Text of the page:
AMS suggests faculty not use Proctorio, remote invigilation tools in guidelines

The AMS released a set of guidelines suggesting instructors do not use Proctorio, when possible.

After months of controversy surrounding privacy and equity issues with Proctorio, the AMS in July released guidelines suggesting instructors do not use remote invigilation tools including Proctorio when possible.

Instructors adopted Proctorio and other exam invigilation softwares following cancellations of in-person exams in March. Controversy arose in June when the CEO of Proctorio publicly posted transcripts of a student’s conversation with a customer support worker on Reddit. On September 1, Proctorio also filed a civil claim against a UBC staff member, Ian Linkletter.

The AMS guidelines recommend that instructors consider approaches to academic integrity that do not involve remote invigilation tools and assume that learning, not academic misconduct, is a student’s objective. The guidelines suggest redesigning courses and assessments to reduce or eliminate the need for remote invigilation.

“[Instructors should] have meaningful conversations with students about the importance of academic integrity,” reads the guidelines. AMS VP Academic and University Affairs Georgia Yee did not provide comment after multiple requests.

Instructors should consider student concerns, the guidelines say.

“Consider how remote invigilation tools may create additional barriers and introduce inequities in the online learning atmosphere,” reads the report. “Algorithmic remote proctoring software may disproportionately flag students with disabilities and health needs and students with dependents.”

The report asks instructors to consider the added stress from having cameras in living spaces.

If invigilation tools are used in the course, the guidelines say this should be stated in the syllabus alongside a rationale, and that it is the duty of the instructor, not TAs, to communicate this rationale — and what the tool does — to the class.

Remote invigilation as ‘insurance’

UBC has also released its principles for remote invigilation tools addressing student Proctorio concerns. “We recommend considering other approaches to academic integrity first, however, and limiting the use of remote invigilation tools where possible,” the report reads.

Yee said in a September 28 Reddit post that UBC’s principles were “not enough.”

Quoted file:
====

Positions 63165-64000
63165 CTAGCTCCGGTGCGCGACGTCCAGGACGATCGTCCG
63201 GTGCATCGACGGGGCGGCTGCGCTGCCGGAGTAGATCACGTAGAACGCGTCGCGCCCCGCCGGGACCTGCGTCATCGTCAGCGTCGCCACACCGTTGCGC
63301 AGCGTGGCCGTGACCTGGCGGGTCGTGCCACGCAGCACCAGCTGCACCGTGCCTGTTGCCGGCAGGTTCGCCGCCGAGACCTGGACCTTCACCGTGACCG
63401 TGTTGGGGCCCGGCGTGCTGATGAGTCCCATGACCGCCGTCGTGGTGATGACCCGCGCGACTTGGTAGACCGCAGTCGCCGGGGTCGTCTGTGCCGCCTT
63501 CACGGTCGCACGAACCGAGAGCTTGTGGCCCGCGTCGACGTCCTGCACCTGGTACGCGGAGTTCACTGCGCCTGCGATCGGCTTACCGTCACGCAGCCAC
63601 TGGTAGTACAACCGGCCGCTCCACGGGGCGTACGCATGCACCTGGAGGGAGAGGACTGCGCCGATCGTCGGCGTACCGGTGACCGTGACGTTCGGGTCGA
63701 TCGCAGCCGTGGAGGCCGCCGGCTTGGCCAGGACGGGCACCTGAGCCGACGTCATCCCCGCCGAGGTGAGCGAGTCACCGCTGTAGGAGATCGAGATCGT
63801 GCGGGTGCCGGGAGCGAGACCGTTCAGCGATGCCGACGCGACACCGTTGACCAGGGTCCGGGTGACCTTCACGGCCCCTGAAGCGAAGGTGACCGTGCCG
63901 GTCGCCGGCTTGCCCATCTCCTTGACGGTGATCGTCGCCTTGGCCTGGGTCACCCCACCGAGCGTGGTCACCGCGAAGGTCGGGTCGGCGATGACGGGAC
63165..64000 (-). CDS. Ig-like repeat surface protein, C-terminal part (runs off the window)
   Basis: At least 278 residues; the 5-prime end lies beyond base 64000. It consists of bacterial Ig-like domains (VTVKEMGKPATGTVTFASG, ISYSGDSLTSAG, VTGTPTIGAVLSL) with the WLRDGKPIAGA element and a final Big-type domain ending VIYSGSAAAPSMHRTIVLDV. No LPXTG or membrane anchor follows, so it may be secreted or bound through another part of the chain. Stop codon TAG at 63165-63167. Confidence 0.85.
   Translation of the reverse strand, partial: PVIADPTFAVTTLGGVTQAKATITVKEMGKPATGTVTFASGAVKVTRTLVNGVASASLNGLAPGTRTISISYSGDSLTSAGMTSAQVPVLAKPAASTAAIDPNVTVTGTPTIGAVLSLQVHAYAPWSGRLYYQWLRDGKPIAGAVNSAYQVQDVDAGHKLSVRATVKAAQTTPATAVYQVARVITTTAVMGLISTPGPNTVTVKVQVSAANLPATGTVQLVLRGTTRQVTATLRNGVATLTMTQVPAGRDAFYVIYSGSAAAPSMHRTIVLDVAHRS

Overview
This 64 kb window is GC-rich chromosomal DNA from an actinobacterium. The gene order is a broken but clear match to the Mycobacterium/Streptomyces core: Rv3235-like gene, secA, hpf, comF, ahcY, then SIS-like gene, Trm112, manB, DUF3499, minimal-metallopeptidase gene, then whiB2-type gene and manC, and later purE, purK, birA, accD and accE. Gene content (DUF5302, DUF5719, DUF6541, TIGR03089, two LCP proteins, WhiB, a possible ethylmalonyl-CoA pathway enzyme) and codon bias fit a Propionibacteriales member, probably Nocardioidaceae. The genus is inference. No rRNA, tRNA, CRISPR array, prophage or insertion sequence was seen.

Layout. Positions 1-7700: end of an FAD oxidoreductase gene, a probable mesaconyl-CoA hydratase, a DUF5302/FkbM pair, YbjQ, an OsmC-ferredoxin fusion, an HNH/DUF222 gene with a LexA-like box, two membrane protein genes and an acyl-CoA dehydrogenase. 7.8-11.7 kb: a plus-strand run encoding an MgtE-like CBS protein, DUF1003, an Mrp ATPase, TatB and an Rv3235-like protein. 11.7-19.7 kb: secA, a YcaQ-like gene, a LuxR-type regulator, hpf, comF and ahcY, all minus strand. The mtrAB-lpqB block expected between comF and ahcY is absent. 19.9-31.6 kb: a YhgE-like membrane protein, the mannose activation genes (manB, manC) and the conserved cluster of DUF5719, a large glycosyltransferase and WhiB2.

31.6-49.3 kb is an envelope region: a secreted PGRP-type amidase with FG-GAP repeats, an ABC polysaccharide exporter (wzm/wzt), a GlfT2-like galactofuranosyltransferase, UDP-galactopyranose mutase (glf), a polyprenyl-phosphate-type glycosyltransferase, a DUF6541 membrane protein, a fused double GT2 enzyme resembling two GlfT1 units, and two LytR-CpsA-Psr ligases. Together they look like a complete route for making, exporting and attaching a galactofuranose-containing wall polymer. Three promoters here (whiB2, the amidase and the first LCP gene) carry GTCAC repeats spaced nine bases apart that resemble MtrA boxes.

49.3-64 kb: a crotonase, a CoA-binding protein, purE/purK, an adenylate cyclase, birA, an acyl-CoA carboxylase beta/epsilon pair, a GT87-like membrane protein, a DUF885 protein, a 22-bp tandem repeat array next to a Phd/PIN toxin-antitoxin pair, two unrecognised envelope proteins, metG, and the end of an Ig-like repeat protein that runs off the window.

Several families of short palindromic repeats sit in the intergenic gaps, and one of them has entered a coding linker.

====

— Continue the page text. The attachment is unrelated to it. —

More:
Simon Bates, associate provost of teaching and learning, said in an emailed statement that the intention of the guidelines was to help faculty make informed decisions about ways to ensure academic integrity, noting that invigilation tools like Proctorio is one option.

“Faculty members have the autonomy to choose the methods, pedagogies and learning tools to support their own teaching goals: our role (and that of central and faculty-based learning support units) is to support, advise and consult,” said Bates.

Jason Woywada, Executive Director of the BC Freedom of Information and Privacy Association, recognizes the academic integrity challenges post-secondary education faces.

“Post-secondary administrators and educators must provide testing that is fair, accurate and without cheating,” said Woywada. “When delivering tests remotely, these tools are a way for them to provide this insurance.”

However, Woywada noted that tests can be invasive. The key to ethically using the software lies in knowing and understanding its settings and how they work — something that instructors should be trained on, he said.

“Any of these programs can be privacy compliant or intrusive depending on the settings,” said Woywada. “And that’s why there are so many issues with these prospective programs. The questions are, how do we ensure that we know what these settings are? And how do we give consent?”

According to UBC’s Proctorio Student Guide, Proctorio complies with the provincial Freedom of Information and Protection of Privacy Act: it stores all recordings in Canada with zero-knowledge encryption, meaning that the company does not have the key to decode the encryption. Additionally, only teaching staff have access to watch the videos.

UBC offers a Protorio instructor guide with a section explaining Proctorio behaviour settings. According to Bates, UBC offers tutorial instruction for faculty, and in-person assistance is available through the Centre for Teaching, Learning and Technology and local faculty instructional support units.

UBC’s Proctorio student guide gives further details to students on Proctorio settings in addition to advice on preparing for remotely invigilated exams.

“There are a lot of legitimate concerns with the use of these platforms,” said Woywada. “They need to be thought out. There needs to be meaningful consent. That is the key thing.”